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'Fitbit releases new data revealing how Kiwis can improve their personal health'

Contributor:
Fuseworks Media
Fuseworks Media

In March we introduced Active Zone Minutes (AZMs), a new, personalized, heart rate-based metric that goes beyond step activity to provide tailored activity targets for improving health and well-being. At the same time, AZMs help show the most effective types of workouts so you can work out more efficiently. Our team recently dug into our data to explore relationships between AZMs and health indicators to see how our users can track their way to better health with AZMs. But first, here’s what you need to know:

AZMs track the amount of time a user spends engaging in a heart-pumping activity. Using our 24/7 continuous PurePulse heart rate tracking, we automatically set personalized "Active Zones" based on your resting heart rate and age. AZM uses your personalized heart rate zones to track your effort for any workout that gets your heart pumping, from spin class to yoga, because moderate and vigorous activity varies depending on your fitness level. Active Zone Minutes goes beyond steps to give you credit for all the activities relevant to you.

Specifically, users earn one AZM for each minute spent in their "fat burn" zone and two AZMs for each minute spent in their cardio or "peak" zone. The goal is to get to 150 minutes of weekly heart-pumping activity, as recommended by the World Health Organization and American Heart Association.

We looked at anonymized global data from 20,000 Fitbit users over the course of one month and retrospectively computed what AZMs they would have earned. We studied how their weekly AZMs correlate to their health indicators like resting heart rate (RHR) and body mass index (BMI). Here is what we found:

AZMs do a body good. Our data shows that the more AZMs a user earns each week, the more positive health indicators a user sees, as shown through a lower RHR and BMI.

"Our cross-sectional analysis shows a clear association between the acquisition of AZMs and our users having the tools they need to improve their health. Now that the feature is available for the masses, we are excited to use this physical activity metric further in longitudinal analyses," said Fitbit data scientist Aubrey Browne.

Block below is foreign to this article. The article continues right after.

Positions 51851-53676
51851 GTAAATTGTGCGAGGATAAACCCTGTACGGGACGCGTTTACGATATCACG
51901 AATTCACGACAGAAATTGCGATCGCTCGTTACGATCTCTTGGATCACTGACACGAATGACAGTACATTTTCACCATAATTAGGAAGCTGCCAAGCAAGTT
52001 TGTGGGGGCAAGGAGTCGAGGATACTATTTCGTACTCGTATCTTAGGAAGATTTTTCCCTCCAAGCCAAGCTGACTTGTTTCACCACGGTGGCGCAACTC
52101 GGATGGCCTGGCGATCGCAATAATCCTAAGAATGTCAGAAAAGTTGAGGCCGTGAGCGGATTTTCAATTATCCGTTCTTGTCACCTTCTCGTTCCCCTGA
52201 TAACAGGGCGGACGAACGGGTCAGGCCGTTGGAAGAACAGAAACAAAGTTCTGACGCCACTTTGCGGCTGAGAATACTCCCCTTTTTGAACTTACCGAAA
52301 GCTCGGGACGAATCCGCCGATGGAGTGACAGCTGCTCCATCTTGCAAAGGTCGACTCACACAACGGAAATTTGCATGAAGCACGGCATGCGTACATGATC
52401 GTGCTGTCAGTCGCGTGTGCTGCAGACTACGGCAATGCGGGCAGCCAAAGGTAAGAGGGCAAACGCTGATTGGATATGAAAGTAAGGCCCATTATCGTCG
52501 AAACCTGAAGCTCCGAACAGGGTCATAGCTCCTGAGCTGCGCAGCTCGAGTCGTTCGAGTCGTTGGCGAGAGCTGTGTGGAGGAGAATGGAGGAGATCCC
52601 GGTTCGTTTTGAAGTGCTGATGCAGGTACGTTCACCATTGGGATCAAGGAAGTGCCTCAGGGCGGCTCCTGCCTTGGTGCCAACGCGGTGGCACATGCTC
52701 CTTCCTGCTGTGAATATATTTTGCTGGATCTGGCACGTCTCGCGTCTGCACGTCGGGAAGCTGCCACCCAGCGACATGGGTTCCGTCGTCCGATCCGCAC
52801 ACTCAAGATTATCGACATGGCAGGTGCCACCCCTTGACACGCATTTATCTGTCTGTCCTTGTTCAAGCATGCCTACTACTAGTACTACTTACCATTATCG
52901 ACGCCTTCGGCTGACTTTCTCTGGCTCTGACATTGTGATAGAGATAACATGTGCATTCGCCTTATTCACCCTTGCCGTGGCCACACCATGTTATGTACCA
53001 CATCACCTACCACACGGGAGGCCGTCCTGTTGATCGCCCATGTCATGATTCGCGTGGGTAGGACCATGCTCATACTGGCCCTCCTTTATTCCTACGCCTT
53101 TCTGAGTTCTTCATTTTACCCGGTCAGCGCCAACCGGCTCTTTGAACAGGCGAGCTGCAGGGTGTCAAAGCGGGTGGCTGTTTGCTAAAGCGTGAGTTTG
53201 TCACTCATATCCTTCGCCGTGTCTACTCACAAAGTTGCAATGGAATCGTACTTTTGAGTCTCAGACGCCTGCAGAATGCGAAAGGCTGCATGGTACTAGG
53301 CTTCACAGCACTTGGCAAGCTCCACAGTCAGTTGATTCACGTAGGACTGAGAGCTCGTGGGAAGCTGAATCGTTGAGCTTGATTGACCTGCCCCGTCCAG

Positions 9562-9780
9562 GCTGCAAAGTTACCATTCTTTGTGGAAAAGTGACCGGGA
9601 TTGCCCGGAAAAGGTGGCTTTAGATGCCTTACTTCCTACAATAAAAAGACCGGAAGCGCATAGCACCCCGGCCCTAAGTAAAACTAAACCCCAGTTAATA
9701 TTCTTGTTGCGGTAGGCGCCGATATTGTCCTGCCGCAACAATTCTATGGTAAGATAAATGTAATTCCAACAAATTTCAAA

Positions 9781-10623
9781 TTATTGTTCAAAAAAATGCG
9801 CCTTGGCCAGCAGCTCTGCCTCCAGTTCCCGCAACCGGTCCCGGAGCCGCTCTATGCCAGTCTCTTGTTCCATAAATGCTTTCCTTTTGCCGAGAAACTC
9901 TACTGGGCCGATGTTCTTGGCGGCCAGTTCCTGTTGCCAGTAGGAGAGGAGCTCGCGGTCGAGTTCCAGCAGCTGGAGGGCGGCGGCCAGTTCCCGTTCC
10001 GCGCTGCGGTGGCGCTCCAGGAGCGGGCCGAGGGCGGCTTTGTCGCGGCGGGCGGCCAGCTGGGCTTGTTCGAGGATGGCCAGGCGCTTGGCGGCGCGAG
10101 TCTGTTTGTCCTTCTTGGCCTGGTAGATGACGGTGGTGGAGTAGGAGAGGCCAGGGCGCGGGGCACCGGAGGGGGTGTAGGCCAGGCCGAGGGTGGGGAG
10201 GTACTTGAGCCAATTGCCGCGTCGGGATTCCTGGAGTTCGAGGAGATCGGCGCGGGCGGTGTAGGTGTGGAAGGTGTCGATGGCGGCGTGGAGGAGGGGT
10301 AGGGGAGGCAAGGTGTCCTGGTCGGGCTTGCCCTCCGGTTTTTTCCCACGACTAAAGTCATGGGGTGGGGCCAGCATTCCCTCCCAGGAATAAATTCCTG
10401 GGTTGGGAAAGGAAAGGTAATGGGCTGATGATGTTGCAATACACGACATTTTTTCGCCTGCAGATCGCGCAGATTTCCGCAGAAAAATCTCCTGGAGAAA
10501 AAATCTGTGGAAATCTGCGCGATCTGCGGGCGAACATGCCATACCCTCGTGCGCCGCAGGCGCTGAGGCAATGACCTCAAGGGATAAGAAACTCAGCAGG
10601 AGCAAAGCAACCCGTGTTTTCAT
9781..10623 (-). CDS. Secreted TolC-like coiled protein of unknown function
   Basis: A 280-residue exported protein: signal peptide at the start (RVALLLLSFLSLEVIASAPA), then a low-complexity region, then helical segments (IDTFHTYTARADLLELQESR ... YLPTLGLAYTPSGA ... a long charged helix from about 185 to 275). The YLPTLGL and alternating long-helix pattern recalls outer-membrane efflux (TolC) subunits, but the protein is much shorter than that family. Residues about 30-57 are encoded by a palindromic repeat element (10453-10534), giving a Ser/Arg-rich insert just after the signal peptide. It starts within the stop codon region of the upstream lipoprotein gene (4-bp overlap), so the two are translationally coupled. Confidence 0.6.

On average, this data showed that men and women with 150 AZMs per week had a lower RHR compared to users who did not. The differences in RHR were also statistically significant for both genders when looking at these same cohorts: men’s RHR on average was 2.45 fewer beats per minute and women’s RHR was 2.7 fewer in those with 150 AZMs per week. For BMI, those men who had 150 AZMs had a 0.7 lower BMI, while women who had the same had a 0.9 lower BMI. For context, the BMI for someone within the normal weight range is typically 18.5 to 24.9, so a difference of 0.9 can determine if someone falls into a normal or overweight BMI category.

No pain, no gain. Intensity matters! We found that when the majority of AZMs come from cardio and peak zone minutes, the users were likely to see even better indicators. More specifically, the more cardio and peak zone minutes a user had compared to moderate minutes, the lower their resting heart rate and body mass index.

Of the data analyzed, users who had approximately 1 vigorous AZM for every 2 moderate AZMs had lower BMIs and RHRs than users who very rarely had vigorous AZMs. Between these two groups, women show a decrease in their BMI on average and men have about half as much, with a decrease in BMI of 0.651. For RHR, there is also a statistically significant difference between genders. RHR decreased by 1.9 beats per minute for women and RHR decreased by 0.24 beats per minute for men.

Consistency is key. Users who consistently had the recommended amount of AZMs showed better indicators for RHR and BMI. This data showed that meeting weekly and daily goals helps reduce resting heart rate and BMI across most age groups.

On that note, our team found that Fitbit users tend to have more cardio or peak zone minutes earlier in the week on Mondays and Tuesdays, with intensity declining through the week into the least intense workouts on the weekend.

But no matter what activity you do, it’s important to meet your daily and weekly goals with consistency to see the most health benefits.

Block, don’t sprinkle. This data showed that users who worked out in blocks (i.e., had at least one period where they get 10 consecutive zone minutes) have lower RHR and BMI than those who sprinkled activity throughout the day in shorter chunks.

Additionally, "blockers" tended to exercise with more intensity, and as a result see a decrease in their RHRs and BMIs compared to the "sprinklers" who exercise moderately throughout the day.

With consistency and intensity, people can make progress toward better health and AZMs can help them track their progress along the way. We hope these findings help motivate you to start earning more AZMs, which are available on Charge 4™ and coming soon to the Fitbit Versa and Fitbit Ionic families.

So what are you waiting for? While it’s not always easy, finding time every day to get your heart pumping can help you start burning fat and improve your overall health!

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